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OTHER CRITICS CRITICISED.
As I opened the Globe Notes of the last issue with references to various letters more or less complimentary that came in on the fifth day after the day of publication of the previous issue, so I open this issue with a broadside of praise and blame from a priest who requests that his name be not given, but who sufficiently defines himself; a priest whom I have never seen and whose criticism reached me on the fifth day after the June issue.
There may be something mysterious in this recurrence of the fifth day. I did not design to make it famous. I believe I called my first book of poems, "Quintets;" but the fool critics, not noticing that a large majority of the poems were composed of five verses or stanzas, directly abused me for calling the book by such a name. Poor book, poor author and poor fool critics! How do we manage to live together? And there is an old saying about the fifth of November, you will please to remember; and the fifth in music, is it harmony or discord? At all events there are fifths in history may yet awaken the dead! But here is our critic and his burning words:
"Mr. Thome criticised by one his best friends, a priest. The Globe Review is the only publication that I read, and I read in it only the articles written by its editor. It is also the only periodical or journal of any kind that I ever subscribe for, and now, being unable to pay the subscription, Mr. Thome sends me The Globe free.
"For years I have received a great number of papers and magazines—complimentary—and a great many sample copies of almost everything usually sent to priests. I have long since found out that they are all Organs of the World, the Flesh and the Devil; for the most part, I think, without knowing it, because the so-called 'Catholic papers' are the worst; not having truth for a standard and not having wit enough to make them amusing. I have for fifteen years past used them for waste paper. They still come, in great numbers. Of course I used to read them, or should never have opened the sample copy of The Globe sent me many years ago, just when I was so sick of milk-and-water articles that I had concluded never to open another sample. So I used it as a window-prop for nearly a year, when the wrapper gave way. Some words of an article attracted my attention—and I have read it eagerly ever since. I consider Mr. Thonne the deepest, ablest and most charitable writer of the English language to-day, and that he has the widest and clearest view of the fundamental Truth of God and of Christ of any man living.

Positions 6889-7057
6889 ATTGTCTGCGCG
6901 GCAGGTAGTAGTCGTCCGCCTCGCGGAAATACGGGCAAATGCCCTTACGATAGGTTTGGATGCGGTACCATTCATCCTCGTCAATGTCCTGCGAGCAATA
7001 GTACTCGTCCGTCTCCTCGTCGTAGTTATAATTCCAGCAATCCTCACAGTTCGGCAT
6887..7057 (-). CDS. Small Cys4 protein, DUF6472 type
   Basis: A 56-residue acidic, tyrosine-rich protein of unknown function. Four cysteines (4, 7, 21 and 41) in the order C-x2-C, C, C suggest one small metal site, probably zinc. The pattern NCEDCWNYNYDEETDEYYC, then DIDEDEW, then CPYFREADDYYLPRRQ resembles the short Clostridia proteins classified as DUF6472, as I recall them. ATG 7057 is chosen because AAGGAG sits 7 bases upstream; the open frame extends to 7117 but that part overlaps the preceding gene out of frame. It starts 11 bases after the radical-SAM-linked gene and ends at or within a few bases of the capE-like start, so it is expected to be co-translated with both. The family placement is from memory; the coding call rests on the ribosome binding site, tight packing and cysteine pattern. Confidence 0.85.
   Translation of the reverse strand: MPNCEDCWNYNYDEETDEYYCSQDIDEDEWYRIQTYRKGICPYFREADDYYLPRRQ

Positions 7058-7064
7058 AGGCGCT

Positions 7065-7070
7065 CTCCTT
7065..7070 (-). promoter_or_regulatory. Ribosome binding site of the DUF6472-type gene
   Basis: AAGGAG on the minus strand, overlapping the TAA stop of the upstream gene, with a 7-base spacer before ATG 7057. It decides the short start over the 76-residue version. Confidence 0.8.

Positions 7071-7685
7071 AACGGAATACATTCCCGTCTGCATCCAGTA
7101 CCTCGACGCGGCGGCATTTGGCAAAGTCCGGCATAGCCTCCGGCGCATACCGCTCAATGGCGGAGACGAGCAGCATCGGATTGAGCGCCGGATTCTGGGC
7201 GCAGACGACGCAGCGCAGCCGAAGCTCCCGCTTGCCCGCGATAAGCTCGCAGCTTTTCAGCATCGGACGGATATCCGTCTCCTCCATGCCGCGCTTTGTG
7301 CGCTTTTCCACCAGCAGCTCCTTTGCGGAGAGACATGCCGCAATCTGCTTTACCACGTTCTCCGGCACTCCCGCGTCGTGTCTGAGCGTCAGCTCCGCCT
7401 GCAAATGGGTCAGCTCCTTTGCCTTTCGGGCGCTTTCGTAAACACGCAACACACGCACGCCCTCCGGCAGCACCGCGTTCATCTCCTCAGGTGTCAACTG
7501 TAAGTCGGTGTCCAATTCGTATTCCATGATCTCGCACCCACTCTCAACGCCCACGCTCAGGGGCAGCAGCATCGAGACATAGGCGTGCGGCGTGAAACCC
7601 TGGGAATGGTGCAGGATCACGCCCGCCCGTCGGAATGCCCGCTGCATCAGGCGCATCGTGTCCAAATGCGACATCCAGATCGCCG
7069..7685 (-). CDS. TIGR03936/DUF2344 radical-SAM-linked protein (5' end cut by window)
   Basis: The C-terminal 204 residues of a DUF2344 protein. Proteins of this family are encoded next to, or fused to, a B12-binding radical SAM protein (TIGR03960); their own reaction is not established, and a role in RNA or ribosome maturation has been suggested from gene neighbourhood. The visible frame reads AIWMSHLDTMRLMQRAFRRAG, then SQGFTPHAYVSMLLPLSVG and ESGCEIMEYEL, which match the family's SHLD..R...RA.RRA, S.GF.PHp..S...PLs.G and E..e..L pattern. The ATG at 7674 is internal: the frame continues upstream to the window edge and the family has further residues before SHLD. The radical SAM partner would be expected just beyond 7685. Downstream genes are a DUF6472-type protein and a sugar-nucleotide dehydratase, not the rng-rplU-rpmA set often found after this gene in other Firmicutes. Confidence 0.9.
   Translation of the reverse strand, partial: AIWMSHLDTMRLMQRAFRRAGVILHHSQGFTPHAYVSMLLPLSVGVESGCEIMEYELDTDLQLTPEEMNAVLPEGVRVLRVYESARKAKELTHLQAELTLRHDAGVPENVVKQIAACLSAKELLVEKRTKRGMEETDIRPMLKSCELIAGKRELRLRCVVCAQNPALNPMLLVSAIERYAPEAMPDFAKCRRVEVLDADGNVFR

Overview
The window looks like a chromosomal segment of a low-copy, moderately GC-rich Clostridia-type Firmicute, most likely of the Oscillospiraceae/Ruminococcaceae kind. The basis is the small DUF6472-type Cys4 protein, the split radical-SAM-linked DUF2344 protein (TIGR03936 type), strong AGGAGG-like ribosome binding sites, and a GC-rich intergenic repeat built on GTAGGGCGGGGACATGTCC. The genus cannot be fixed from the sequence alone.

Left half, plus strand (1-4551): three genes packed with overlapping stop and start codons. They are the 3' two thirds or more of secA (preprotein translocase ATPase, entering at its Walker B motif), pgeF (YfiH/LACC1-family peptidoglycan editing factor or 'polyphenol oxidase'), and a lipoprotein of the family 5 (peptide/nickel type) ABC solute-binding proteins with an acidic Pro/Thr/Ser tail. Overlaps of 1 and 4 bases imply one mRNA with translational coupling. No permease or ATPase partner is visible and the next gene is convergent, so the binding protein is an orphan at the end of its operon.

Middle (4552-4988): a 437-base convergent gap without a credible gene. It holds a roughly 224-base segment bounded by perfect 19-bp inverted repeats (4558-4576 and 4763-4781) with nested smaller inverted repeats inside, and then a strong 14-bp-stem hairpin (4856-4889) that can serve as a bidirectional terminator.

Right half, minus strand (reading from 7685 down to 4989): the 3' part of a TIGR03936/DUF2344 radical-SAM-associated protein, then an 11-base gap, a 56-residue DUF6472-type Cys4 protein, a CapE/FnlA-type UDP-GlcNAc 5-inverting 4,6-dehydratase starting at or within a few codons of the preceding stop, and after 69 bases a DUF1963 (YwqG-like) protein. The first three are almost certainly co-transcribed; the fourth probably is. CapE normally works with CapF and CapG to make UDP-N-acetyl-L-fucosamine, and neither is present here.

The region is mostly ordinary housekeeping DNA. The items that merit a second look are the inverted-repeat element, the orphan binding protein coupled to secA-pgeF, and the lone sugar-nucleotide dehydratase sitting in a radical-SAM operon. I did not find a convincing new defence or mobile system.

"Yet I hold that he is entirely mistaken an quite a number •of important points, which I shall mention later on.
"That his opinions are not all correct only proves the truth •of his own words: 'That no one man cam be master of every .subject.'
"His article on Reciprocity in the June issue, 1902, is a master-piece from first to last and his doctrine of Free Trade :the only solution and cure for all difficulties that this subject lis connected with.
■"But in that very article, om page 118, he says, T may be wrong. But if I am wrong, Jesus Christ is wrong.' This is as much as saying that Jesus Christ may be wrong. Mr. Thorne did not mean his words to mean this. It was only a 'Lapsus Pennae.' But in other issues he has repeated statements in which the whole teaching of the Catholic Church as such is against him.
"First, he says that Protestant ministers who join the Catholics are 'not Laymen' and should be allowed to preach. I agree with him that the Church would do well to use them for preachers; for God knows that most of them are better men than we priests; not only better preachers than the average Catholic priest, but such of them as Mr. Thorne, as Father Faber, outshine entirely the bright lights of the Church. Nevertheless, they are Laymen, pure and simple, until they receive some kind of Holy Orders from the successors of St. Peter, viz.: some real Bishop of the Catholic Church.
"Second, Mr. Thorne holds that a marriage contracted before a Justice, between a Catholic and an unbaptized person, without a dispensation from the Church, is valid. In other words, either that the Church can not or has not made this an 'Impedimentio Dirimens.' Mr. Thorne certainly believes that Christ could make impediments. He would die, I am sure, for this Faith. But the Church is Christ's mouth-piece, no matter how corrupt its members, its Priests or its Prelates— or even its Popes. It has the exact same power as Christ had Himself.
"Third, Mr. Thorne says that desertion, persisted in, frees the deserted party, so that said party can marry again. This put into practice would simply do away with marriage as a Sacrament, and allow Free Love, or rather Free Lust, to take its place.
"Finally, Mr. Thorne says that a marriage of tw» Catholics contracted before a Protestant minister is null and void as a Sacrament because it is a sacrilege; while the Church teaches that it is a sacrilege, precisely because it is a Sacrament. A sacrilege being the abuse of a sacrament, if the sacrament were not there, there could be no abuse of the same. If I consecrate in a state of mortal sin, the act is a sacrilege; but the consecration is valid, the sacrament is there, is actually produced there, Validly, though Illicitly. If I baptize or absolve in a state of mortal sin, in every case I commit a great sin and a sacrilege, but the act is valid.